The ACL (anterior cruciate ligament) is a ligament that runs diagonally in the middle of the knee. A torn ACL is one of the most common and debilitating knee injuries and can put you out of a commission for an extended period of time. Because our bodies are designed to move in a specific way, it’s important to be sure that you’re moving correctly to prevent against these types of injuries. Although they’re known to be injuries that affect athletes in high demand sports like basketball, football, and soccer, it’s crucial to be cognizant of your body’s movement and positioning during everyday activities to prevent against sidelining injuries like a torn ACL.
What causes an ACL injury?
Over time, we develop ways of moving our bodies through space that allow us to accomplish a task. Sometimes we learn the incorrect way to move which puts us at a higher risk for injury. A torn ACL can occur while exercising or playing sports but it can also blindside you and happen during simple activities like changing directions rapidly, stopping suddenly, slowing down while running, or bending over to pick something up with your knee torqued in an awkward way. A few ways to ensure that you’re not putting yourself at risk include:
• Avoiding the “position of no return”: Eliminate torque in your knees by keeping them from going inward past your ankles, keeping an arch in your feet, and not letting your hips rotate. This may require adjusting some of the daily movements that you’re used to, but it will surely be worth it in the long run.
• Using your hips and ankles to control your knees: Your knees are primarily a hinge joint, moving mostly in a single plane. The rotational control comes from the hip, foot, and ankle. Putting most of your weight on the muscles in your hip will help you avoid becoming quad-dominant and will alleviate extra stress on your knees.
• Visually inspecting yourself: Stand in front of a mirror and do a squat or sit down in a chair. Pay attention to your knees during this action and make sure that they’re tracking over your foot, not inside. If your knees come together during either of these movements, it may be a sign that you are more prone to injury. Additionally, your knee should not progress forward over your toes during a squat, which increases the force in your knee. To fix this, place more weight through your heels and stick your hips back.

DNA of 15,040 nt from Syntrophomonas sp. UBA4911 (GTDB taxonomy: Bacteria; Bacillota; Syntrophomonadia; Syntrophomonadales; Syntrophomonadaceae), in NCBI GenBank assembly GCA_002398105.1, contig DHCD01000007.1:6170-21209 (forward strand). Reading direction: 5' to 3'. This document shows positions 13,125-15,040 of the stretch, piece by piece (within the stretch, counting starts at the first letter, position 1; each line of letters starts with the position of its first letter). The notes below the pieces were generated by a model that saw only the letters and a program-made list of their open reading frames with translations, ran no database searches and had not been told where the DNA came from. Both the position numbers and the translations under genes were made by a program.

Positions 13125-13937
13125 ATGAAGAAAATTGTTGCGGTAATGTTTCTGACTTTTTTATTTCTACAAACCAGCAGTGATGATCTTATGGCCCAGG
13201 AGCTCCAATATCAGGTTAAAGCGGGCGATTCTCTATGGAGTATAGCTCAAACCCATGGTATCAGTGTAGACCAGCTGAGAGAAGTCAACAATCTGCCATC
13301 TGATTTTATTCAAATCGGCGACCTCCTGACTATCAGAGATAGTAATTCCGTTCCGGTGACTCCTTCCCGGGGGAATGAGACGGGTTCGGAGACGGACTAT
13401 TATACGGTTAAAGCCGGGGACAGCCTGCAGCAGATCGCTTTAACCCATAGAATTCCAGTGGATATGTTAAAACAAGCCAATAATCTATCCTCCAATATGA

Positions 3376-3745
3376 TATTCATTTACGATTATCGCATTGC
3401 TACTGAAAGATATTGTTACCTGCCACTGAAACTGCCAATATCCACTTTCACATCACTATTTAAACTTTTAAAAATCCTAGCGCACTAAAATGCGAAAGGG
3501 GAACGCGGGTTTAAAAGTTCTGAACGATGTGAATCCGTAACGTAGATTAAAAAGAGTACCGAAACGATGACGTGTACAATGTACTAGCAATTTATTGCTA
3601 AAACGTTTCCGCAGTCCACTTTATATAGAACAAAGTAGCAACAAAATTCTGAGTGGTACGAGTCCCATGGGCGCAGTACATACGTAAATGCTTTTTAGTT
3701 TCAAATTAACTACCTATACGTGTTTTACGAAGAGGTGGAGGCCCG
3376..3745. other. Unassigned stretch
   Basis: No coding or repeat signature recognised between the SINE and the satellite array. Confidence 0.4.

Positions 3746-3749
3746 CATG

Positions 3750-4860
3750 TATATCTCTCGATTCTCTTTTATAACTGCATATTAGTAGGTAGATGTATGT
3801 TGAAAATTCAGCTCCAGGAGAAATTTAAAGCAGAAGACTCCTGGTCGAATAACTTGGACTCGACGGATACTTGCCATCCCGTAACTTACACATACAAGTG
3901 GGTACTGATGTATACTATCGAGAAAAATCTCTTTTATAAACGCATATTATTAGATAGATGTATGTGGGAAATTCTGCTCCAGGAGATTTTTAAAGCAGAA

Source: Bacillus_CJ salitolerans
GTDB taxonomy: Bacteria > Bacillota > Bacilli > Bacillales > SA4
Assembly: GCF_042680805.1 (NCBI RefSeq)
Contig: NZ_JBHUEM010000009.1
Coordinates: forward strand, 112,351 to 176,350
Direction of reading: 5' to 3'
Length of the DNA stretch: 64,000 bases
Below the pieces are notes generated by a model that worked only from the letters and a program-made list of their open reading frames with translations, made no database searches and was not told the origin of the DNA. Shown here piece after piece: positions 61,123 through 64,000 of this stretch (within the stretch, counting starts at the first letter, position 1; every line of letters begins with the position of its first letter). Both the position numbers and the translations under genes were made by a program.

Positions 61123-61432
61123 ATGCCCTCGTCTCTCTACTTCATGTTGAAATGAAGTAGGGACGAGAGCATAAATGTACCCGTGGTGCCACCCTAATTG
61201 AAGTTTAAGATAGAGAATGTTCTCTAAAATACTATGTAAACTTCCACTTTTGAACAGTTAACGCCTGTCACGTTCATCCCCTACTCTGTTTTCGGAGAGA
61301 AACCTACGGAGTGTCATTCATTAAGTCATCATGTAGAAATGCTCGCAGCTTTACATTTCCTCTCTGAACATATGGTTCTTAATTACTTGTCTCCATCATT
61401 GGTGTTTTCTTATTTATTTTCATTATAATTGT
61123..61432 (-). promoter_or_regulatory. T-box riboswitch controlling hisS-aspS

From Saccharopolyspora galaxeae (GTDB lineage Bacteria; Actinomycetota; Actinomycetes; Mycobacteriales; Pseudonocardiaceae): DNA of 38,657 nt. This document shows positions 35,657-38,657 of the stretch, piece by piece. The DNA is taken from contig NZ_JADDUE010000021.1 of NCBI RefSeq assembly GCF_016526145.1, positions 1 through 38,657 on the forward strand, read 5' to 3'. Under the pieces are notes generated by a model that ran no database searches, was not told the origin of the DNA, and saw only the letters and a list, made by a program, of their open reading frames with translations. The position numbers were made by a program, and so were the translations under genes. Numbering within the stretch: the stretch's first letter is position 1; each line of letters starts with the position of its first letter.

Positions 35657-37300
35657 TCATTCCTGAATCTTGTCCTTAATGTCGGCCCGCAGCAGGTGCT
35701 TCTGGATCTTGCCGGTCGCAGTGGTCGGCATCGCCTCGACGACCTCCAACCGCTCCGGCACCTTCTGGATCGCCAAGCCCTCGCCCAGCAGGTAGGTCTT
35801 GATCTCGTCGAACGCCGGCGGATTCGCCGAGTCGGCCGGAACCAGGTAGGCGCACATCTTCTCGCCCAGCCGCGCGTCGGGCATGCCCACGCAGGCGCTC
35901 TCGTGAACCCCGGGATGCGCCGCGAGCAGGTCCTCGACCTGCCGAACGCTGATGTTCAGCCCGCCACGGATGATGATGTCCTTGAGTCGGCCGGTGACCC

When should I seek out treatment for my ACL injury?
If you’ve injured your ACL, you may experience symptoms of pain, swelling, loss of full range of motion, tenderness along the joint line, or discomfort while walking. It’s important to seek out treatment at the first sign of injury to put you on track for a speedy recovery. Surgery may be required but it is a good idea to see a physical therapist no matter what to ensure that you don’t lose the function of your quadriceps.
How can physical therapy help with my ACL injury?
Because re-tearing the ACL is fairly common, your physical therapist will design a treatment plan designed to ward off future injury and address your individual needs. The pain and swelling will typically subside after 3-6 months but it can take up to a year or more for the knee to completely heal. Your physical therapist will take you through multiple tests to ensure that you’re in full control of your knees under high-stress circumstances like when you are fatigued or conducting high-impact activities like running or jumping. They may also include treatment techniques such as: